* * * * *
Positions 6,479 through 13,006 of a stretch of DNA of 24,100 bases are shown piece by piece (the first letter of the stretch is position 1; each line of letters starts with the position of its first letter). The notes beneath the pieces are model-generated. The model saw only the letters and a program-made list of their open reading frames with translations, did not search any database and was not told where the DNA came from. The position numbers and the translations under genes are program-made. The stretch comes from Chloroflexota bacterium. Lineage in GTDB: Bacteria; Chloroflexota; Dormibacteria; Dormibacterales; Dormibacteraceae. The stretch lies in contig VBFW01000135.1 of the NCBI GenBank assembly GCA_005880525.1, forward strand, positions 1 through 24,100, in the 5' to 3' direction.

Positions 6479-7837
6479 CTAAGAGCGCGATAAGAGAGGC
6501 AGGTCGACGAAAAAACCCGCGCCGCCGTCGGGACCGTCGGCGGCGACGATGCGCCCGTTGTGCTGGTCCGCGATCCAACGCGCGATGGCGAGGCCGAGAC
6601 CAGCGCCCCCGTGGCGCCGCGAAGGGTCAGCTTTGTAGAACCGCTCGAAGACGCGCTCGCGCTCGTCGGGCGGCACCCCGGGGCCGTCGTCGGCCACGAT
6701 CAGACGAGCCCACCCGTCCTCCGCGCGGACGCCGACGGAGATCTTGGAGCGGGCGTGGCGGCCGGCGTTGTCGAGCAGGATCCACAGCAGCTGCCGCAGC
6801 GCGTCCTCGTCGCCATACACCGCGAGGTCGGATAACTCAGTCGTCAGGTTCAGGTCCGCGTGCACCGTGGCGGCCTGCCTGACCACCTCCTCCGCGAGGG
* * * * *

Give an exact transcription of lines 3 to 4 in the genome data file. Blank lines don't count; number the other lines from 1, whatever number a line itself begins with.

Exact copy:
6479 CTAAGAGCGCGATAAGAGAGGC
6501 AGGTCGACGAAAAAACCCGCGCCGCCGTCGGGACCGTCGGCGGCGACGATGCGCCCGTTGTGCTGGTCCGCGATCCAACGCGCGATGGCGAGGCCGAGAC